Close to Home: To make housing affordable, raise wages

The rental housing crisis in Sonoma County is close to catastrophe. Rents spiked 50 percent from 2011 to 2016, then soared 35 percent after the 2017 wildfires - just before Gov. Jerry Brown ordered a one-year, 10 percent cap on rent increases (the Santa Rosa City Council renewed the cap in December). The recent Russian River flood forced hundreds of low-income renter families to evacuate and will certainly intensify the rental crisis.

The state Department of Finance reported that over the 12-month period ending last July 1, more than 2,200 residents left the county. Many low-income renters relocated to more affordable housing markets in Solano, Sacramento, Yolo and eastern Contra Costa counties.

In the 2018 Sonoma County Homeless Census and Survey, more than 10,000 residents self-identified as “unstably housed”- many live with family or friends or without a formal lease. Seventy-two percent of 500 poll respondents identified “unaffordable rent” as the main reason for their lack of permanent housing.

Building new affordable housing is costly and takes years. Moreover, according to the California Housing Partnership, federal and state funding for affordable housing in Sonoma County has been slashed by $42 million every year since 2008 - a reduction of 89 percent. The $6 billion in bonds for affordable housing and homeless services that California voters approved last fall will pay for just a fraction of the 14,600 new affordable rental housing units the county needs to meet current demand.

Simultaneous with climbing rents and reduced funding for affordable housing, wages and incomes have stagnated. A report by Jobs with Justice, “The State of Working Sonoma,” demonstrates that inflation-adjusted wages remained flat for the bottom 60 percent of the county's workforce for decades (1979-2016), and wages for the lowest 20 percent dropped by 11 percent. Furthermore, between 2000 and 2016, median rents jumped by 25 percent, while the median annual income for renters increased only 9 percent.

Clearly, the fastest way to make rents affordable is to raise the wage floor, and particularly the minimum wage. The current state minimum wage is $12 an hour for large employers. In 2016, the Legislature approved raising the minimum wage incrementally to $15 an hour for all employers by 2023. However, 25 cities and one county in expensive coastal California already approved $15-an-hour minimum wage laws, which cover most workers employed at least two hours a week inside city's boundaries.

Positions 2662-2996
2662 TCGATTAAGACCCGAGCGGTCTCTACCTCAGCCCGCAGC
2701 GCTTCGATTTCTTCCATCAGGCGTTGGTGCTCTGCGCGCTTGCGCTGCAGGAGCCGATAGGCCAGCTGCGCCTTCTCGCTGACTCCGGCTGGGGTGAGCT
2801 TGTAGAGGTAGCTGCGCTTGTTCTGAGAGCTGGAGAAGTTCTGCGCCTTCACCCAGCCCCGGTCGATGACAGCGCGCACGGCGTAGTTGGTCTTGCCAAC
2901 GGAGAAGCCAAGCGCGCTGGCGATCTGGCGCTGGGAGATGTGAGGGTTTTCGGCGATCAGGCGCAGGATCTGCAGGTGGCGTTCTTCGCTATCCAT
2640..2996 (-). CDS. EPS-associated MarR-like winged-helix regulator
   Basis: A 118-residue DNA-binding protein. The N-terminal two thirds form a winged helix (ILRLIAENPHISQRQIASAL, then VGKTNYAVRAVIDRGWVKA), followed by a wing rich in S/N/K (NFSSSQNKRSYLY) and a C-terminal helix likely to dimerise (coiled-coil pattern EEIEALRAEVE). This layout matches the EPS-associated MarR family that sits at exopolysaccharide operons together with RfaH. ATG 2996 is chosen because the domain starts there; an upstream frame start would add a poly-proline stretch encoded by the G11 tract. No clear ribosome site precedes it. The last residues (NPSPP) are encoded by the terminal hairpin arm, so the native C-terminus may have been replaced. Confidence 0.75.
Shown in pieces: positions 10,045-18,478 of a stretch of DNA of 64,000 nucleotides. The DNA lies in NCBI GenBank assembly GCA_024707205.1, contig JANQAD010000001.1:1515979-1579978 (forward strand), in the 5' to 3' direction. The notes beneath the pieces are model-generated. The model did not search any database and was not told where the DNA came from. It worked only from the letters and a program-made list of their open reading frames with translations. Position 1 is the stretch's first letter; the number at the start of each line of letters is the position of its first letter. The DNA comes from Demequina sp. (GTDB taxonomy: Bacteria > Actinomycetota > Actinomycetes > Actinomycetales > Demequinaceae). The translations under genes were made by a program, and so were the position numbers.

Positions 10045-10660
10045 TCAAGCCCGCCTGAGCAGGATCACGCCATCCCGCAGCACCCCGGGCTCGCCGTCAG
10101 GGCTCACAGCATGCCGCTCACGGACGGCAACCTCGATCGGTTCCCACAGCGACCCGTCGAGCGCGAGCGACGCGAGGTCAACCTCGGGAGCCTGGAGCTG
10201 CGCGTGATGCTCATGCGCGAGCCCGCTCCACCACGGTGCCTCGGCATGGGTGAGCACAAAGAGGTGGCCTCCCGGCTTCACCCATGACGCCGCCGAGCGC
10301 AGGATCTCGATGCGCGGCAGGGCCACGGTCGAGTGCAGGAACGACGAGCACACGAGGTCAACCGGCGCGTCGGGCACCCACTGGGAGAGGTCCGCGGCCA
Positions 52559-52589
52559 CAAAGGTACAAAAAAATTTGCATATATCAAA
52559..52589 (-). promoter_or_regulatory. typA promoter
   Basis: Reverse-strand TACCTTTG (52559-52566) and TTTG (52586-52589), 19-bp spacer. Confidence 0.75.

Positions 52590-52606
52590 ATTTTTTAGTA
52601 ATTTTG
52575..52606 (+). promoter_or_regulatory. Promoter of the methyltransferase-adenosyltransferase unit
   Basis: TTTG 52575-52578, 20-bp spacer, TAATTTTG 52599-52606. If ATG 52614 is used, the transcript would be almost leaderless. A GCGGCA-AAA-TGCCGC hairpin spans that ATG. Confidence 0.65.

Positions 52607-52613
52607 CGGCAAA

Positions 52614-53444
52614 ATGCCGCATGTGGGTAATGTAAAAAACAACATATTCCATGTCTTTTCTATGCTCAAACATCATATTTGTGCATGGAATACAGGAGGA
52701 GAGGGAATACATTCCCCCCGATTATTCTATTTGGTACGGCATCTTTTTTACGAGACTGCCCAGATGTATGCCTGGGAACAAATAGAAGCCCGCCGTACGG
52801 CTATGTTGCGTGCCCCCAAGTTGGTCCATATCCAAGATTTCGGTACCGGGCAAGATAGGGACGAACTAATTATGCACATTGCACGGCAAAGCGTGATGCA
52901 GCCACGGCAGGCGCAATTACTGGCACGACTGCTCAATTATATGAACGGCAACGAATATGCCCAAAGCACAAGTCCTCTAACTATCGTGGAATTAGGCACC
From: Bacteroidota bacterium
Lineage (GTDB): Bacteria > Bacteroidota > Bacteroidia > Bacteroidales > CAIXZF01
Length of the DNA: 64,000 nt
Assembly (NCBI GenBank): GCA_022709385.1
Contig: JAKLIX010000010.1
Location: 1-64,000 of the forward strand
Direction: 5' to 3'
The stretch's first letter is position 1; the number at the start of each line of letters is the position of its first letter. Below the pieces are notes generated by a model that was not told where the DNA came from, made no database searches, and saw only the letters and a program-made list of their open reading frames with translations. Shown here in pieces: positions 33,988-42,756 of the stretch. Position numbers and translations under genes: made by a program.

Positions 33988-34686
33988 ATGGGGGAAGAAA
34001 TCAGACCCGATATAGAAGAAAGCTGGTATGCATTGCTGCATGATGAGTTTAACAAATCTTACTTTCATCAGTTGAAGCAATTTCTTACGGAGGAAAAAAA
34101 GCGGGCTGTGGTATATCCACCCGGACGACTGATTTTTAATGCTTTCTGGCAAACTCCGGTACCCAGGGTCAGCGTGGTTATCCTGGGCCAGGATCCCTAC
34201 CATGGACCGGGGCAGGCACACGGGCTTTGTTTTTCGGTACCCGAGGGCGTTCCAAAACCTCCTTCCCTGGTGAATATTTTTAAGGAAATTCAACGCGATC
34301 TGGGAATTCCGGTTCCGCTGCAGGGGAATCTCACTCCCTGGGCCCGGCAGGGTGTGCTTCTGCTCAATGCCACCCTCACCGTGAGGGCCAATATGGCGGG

San Francisco, Emeryville and Berkeley mandated $15 an hour by 2018; eight cities in Santa Clara County approved $15 by this year; and four cities in San Mateo County, the city and county of Los Angeles, Pasadena, Long Beach and Santa Monica approved $15 by 2020. Once the minimum reaches $15, each of these cities requires annual increases based upon the Consumer Price Index.

In the North Bay, the Alliance for A Just Recovery, a coalition that includes every major labor, environmental and faith-based organizations in the county, is proposing legislation to phase in a $15-an-hour minimum wage by 2020 in Novato, Sebastopol, Petaluma, Santa Rosa, Sonoma and Cotati.

Why? Because the rent won't wait.

According to a UC Berkeley Labor Center report, the proposed minimum wage laws would affect 47,000 low-wage workers in these cities, and by 2020 the average annual incomes of affected workers would increase by $2,900. The median age of workers receiving a pay increase is 33; on average, these workers contribute more than half of their family's income.

Most of the increased earnings of affected low-wage workers would pay rents and buy basic necessities from local businesses. Thus the minimum wage hike would stimulate the regional economy, spur increased business activity, particularly for small business and create new jobs in response to increased consumer demand.

To make housing affordable, slow the displacement of low- and moderate-income families and close the jobs-housing mismatch that plagues our community, ultimately, all North Bay jurisdictions should adopt minimum wages higher than the state's.

Martin J. Bennett is co-chair of North Bay Jobs with Justice.

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